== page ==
Again, even if auto insurance is mandatory, it doesn't mean it should be too pricey. One way you can reduce costs is to factor in insurance when buying a new car before you actually make the purchase.
That's right. The kind of vehicle you'll drive and insure will influence your insurance rates. This factor can make so much difference that you may pay thousands less every year.
That said, if you haven't bought your new car yet, consider looking at models known for being cheap to insure. Some of these include the latest Chevy Cruze, Toyota Prius, and Kia Sedona. 2018 Ford Focus, Nissan Versa Note, and Hyundai Elantra models also make it to the list.
One of the main reasons these vehicles are cheap to insure is their brand's reputation for safety. It also doesn't hurt that their parts are easy to find and replace. Keep in mind that there are many other factors that'll drive your auto insurance rates though.
As much as we'd like to tell you otherwise, age matters when you're a driver. This is even more obvious once you're looking at age-based insurance rates.
In general, the older you get, the less you pay towards your car insurance. Why?
First is experience or lack thereof. Younger drivers' inexperience can lead to higher accident risks. That may seem like an unfair generalization, but studies like this back this up.
There's also the link between young people's risk-taking tendencies and their driving behaviors. These tendencies make them more prone to road accidents and collisions
As you can see, insurers have a basis when they charge younger drivers those high rates. To be more specific, young male drivers pay the most out of all motorists because of all these risks.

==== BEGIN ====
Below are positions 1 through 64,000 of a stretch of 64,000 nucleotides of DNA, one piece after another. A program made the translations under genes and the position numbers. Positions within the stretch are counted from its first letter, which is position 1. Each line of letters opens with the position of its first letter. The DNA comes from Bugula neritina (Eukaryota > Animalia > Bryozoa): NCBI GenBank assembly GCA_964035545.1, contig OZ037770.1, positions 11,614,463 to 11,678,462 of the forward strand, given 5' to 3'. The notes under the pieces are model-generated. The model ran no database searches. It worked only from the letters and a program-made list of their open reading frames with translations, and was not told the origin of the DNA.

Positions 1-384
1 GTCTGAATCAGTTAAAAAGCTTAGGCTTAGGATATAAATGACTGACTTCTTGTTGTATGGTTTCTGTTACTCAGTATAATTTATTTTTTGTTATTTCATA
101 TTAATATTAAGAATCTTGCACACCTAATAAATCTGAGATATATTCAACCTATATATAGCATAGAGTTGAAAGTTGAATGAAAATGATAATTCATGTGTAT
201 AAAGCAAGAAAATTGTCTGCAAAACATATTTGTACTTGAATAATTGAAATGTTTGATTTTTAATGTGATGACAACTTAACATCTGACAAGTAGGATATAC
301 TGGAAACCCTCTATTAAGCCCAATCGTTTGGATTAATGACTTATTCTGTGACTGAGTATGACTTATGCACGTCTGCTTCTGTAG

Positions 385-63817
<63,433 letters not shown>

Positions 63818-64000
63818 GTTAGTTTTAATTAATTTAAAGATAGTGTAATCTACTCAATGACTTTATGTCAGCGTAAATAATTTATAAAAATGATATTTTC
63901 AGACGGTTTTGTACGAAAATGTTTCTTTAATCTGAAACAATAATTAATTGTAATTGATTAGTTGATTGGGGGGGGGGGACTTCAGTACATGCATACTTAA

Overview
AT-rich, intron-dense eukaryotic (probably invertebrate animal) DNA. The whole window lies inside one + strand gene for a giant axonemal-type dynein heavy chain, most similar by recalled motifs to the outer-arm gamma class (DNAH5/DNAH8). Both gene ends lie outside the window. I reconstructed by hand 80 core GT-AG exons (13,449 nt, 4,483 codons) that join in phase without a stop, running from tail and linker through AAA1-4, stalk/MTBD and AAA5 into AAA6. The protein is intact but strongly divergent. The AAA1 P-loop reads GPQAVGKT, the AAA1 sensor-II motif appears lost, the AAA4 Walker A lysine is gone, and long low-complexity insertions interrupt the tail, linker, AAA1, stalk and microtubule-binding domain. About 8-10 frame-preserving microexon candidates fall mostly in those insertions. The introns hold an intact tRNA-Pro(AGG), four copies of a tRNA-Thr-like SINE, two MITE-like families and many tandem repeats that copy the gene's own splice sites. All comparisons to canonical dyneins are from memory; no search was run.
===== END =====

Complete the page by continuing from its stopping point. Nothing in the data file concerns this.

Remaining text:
So, does this mean that if you're 25 or older, you'll enjoy cheaper rates? In general, yes. But your age isn't a 100% guarantee for lower auto insurance premiums.
That's because aside from age, driving behaviors can also determine your insurance rates. If you have a clean driving history, you can pay thousands of dollars less for your insurance every year.
In general, people with a clean driving record pay less than those with a bad record. By that, we mean thousands of dollars less every year.
Drivers with a record of multiple accidents are high-risk drivers, after all. Because of their history, insurers believe they'll make more claims in the future. That's why they pay so much more for their insurance.
Traffic violations also indicate what kind of driver you are. So, if your record shows you've had numerous speeding tickets, expect to pay more for insurance.
As such, be a prudent driver at all times, or at least, as much as possible! Don't fall into the temptation of running a red light, no matter how late you may be for that date. Always keep your speed in check, because every ticket you get will pull your auto insurance rates up.
These insurance tips are not only to secure the lowest possible rates. They're for your own safety, and the well-being of other people you share the roads with.
This is especially true if you live in Ontario, the province where drivers pay the most for car insurance. In 2016, Ontario motorists paid $1,437 for their auto insurance on average. That's 19% higher than Alberta and a whopping 65% more than Atlantic Canada.
But comparing vehicle insurance isn't only a must for Ontario drivers. Everyone who'll buy a new car, get a new policy, or up for renewal should. For the simple reason that it's one of the best ways to find not only the most affordable but also the right policy.
Always remember that your premiums will vary depending on the insurer. As such, the quotes you receive from one company may almost always be different from that of another. So, the only way you can find out which ones offer lower rates is to compare.
One last tip: You may save more if you combine your car insurance with your home insurance. Some insurance companies offer both policies and may offer you a discount if you get both from them.
As you can see, a new car insurance policy doesn't always have to be a financial burden. What's more burdening are the out-of-pocket medical costs from car accidents.
So, don't skimp on auto insurance! Besides, there are plenty of affordable options, not to mention cost-reducing strategies. Follow the above car insurance tips we've given, and you're on your way to securing a lower-cost policy.